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Dreadlocks, North Korea, and the Zenith of Identity Politics

07/04/2016 12:15 | Updated 07 April 2016

Last week in the United States, the spectre of identity politics reared its ugly head once more, as a white student at San Francisco State University was assaulted by a woman of colour (reports conflict as to whether she was a student or staff member) for the evident crime of wearing dreadlocks, allegedly because dreadlocks are "black culture". Such an accusation of "cultural appropriation" was also recently levelled at Justin Bieber, for also wearing dreadlocks. Such accusations are nothing new from identity politicians on both sides of the Atlantic, and points to a vision of an identitarian society to which we should not subscribe.

It seems remarkable in the first instance that we have got to a point in the USA where it is considered acceptable to assault a person purely because you take offence at their hairstyle. However, the student's own response - that dreadlocks have also been worn by white people in the past - strikes me as disingenuous; rather than implicitly accept the premise that it is acceptable to police what people wear purely on account of the colour of their skin, we should be replying that people are simpy free to choose what they wear.

More disingenuous still is when, in defence of such policing of someone's hairstyle, the hairstyle itself becomes politicised by writers. How, for instance, is it reasonable for dreadlocks - a hairstyle with many means to different people - to be prescripted as a "a global symbol of anti-racism" without such an assumption being questioned? It seems just as illogical as attempting to tie Muslim identity down to bearded Islamists preaching hate - though this too has been done in the UK, as evidenced by the contrast between the Guardian's near-fawning feature on the British leader of Hizb-ut-Tahrir shortly before a piece on Maajid Nawaz which, by contrast, gave considerable space to his critics and appeared to attempt to cast him as somehow less of an "authentic" Muslim.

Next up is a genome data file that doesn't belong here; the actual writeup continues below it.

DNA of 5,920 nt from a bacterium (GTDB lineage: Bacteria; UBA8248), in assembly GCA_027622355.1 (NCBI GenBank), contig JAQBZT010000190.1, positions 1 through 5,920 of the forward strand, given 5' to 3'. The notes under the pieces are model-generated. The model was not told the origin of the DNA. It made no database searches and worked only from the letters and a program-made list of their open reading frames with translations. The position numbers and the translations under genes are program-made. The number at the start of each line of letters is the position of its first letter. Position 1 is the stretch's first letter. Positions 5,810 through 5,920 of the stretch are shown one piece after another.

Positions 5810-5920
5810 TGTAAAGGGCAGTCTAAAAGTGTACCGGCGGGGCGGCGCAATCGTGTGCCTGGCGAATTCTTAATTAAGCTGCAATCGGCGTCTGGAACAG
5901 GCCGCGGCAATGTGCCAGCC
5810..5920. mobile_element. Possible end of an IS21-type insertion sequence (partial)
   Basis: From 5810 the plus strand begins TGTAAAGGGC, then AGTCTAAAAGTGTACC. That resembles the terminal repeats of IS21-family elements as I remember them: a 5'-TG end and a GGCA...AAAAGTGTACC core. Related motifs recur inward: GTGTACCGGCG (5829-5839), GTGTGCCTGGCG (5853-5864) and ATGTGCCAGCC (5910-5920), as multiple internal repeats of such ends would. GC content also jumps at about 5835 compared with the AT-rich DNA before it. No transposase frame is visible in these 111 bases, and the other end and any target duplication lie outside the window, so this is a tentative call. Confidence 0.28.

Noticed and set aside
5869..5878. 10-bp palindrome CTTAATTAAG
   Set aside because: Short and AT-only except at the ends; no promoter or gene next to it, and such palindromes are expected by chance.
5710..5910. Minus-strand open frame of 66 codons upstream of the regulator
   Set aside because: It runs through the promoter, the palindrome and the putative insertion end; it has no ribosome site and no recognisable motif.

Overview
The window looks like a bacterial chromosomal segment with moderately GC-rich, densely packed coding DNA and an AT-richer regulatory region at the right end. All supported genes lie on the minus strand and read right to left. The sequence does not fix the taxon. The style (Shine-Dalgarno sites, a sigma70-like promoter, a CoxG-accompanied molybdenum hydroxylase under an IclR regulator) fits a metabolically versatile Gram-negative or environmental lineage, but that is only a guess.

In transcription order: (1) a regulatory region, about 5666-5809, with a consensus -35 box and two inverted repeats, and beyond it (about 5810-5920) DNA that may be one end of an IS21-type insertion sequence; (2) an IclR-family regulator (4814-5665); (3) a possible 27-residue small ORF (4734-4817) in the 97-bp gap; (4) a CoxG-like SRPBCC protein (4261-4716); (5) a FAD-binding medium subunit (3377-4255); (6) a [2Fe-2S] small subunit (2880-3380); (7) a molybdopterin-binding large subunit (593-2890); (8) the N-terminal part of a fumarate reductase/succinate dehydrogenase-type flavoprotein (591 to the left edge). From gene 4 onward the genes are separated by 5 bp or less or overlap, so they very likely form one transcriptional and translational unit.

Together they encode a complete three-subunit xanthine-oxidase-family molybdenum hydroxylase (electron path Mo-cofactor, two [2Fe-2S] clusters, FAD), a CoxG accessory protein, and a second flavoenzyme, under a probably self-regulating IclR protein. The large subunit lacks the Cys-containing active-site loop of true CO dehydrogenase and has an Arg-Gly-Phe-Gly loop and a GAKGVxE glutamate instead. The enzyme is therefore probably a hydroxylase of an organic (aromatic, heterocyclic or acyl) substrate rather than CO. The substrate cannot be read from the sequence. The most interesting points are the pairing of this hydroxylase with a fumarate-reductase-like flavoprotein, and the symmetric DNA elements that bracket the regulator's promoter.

At least in these cases, however, the people taking offence at the San Francisco student and Bieber are complaining about the alleged appropriation of their own culture, in stark contrast to a now-infamous episode at the Boston Museum of Fine Arts, where protestors (many of whom were not Asian-American) attacked the alleged "appropriation" of Japanese culture in a "Kimono Day" despite the fact that many Japanese-Americans supported the museum's initiative to the point of holding counter-protests against the decision to end the initiative (though this opinion was not universal, with the Globe also interviewing Asian-American protestors).